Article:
How to research a novel

‘Write what you know’ is classic advice – for good reason. We all want our work to have a tang of authenticity, and staying within familiar territory can make things more truthful, and certainly a heck of a lot quicker. And as I wrote in my last blog, no matter how well-intentioned, endless research can easily become a procrastination tool.

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What Time is Love? update…

Publication day approaches… and has been brought forward to 26 May 2022. What Time is Love? is available for pre-order now, from your favourite independent bookstore, or this link takes you to a range of online retailers. Final copies are imminent, but we have a cover design!

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How to finish a novel

This first post in a series of blogs about writing was going to be on how to start a novel. But I feel like starting is rarely the problem – whereas finishing often is. Whether you plan a book out or plunge right in, the beginning is always full of shimmery possibility. And then… the reality of the words on the page often disappoints. Hence the urge to polish and polish, re-writing the first chapter or section over and over.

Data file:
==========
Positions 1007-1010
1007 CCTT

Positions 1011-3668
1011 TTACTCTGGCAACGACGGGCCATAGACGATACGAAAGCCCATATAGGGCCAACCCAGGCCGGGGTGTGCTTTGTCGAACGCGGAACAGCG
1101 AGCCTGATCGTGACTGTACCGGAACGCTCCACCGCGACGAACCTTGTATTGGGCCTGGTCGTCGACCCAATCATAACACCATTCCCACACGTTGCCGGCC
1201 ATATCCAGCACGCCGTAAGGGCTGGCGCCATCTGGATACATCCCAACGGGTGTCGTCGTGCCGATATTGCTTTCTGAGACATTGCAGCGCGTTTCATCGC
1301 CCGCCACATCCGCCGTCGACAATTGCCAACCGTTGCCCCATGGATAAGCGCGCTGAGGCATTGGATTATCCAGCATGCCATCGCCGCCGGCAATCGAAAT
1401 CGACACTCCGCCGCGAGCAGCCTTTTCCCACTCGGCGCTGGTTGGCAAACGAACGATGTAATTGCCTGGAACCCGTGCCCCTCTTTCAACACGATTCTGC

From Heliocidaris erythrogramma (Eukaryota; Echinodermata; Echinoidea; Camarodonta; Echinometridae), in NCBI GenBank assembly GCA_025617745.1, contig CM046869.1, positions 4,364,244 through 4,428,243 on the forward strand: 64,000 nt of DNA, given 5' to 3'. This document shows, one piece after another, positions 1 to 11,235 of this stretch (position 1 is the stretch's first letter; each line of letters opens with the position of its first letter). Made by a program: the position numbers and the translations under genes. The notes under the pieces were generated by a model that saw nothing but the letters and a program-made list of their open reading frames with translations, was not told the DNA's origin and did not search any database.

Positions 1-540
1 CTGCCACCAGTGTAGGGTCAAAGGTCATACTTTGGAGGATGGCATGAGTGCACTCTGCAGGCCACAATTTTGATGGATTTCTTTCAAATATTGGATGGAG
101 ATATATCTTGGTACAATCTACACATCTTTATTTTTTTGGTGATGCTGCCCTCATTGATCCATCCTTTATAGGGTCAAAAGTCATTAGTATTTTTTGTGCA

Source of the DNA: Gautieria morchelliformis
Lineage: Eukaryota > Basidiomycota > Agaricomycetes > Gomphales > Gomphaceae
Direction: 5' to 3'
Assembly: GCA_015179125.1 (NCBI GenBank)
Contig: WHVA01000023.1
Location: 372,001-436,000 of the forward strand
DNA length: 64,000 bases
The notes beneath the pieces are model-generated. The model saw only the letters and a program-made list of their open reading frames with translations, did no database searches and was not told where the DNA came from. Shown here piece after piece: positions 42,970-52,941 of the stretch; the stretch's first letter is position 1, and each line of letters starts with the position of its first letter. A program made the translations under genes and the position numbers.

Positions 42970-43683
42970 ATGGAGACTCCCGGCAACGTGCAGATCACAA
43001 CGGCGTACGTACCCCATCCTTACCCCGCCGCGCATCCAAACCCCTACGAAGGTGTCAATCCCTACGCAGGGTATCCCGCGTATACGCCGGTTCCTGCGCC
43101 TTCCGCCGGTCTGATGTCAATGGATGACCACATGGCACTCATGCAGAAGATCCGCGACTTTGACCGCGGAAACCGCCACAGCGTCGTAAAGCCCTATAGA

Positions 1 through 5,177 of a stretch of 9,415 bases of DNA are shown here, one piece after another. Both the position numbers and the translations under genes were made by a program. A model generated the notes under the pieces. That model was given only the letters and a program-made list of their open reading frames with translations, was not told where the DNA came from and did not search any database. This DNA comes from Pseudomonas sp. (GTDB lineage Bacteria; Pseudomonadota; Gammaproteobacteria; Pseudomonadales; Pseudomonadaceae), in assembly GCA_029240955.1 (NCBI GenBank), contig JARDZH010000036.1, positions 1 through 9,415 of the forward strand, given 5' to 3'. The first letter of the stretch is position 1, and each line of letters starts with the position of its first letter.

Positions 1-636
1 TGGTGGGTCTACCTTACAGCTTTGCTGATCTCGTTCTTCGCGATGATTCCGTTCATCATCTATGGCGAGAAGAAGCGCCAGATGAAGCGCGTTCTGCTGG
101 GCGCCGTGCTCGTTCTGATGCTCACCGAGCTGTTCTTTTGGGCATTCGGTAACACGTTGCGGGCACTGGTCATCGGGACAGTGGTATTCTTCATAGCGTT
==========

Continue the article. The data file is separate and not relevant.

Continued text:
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What Time is Love? funded by Arts Council England

In autumn 2021, I was successful in my application to ACE for a Project Grant to finish working on my novel, What Time is Love?

I am extraordinarily grateful to ACE for this funding and support, which enabled me to finish writing, editing, fact-checking and proof-reading the manuscript, ahead of my agent Tristan Kendrick submitting it to publishers in the New Year.

Writing a novel

Some exciting news: I have signed to RCW literary agency for a currently work-in-progress novel. My agent is Tristan Kendrick, who I am thrilled to be working with as the book progresses.

The story imagines one couple meeting at three different points during the 20th century, looking at how changes in class, gender and social mobility impact on a relationship.

Alongside the actual writing, I’m conducting oral histories with people who lived through the late 1940s/early 1950s, the late 60/early 70s, and the late 80s/90s as research. I’ll be putting up some posts about that process as I go along, as well as more general reflections on the writing process.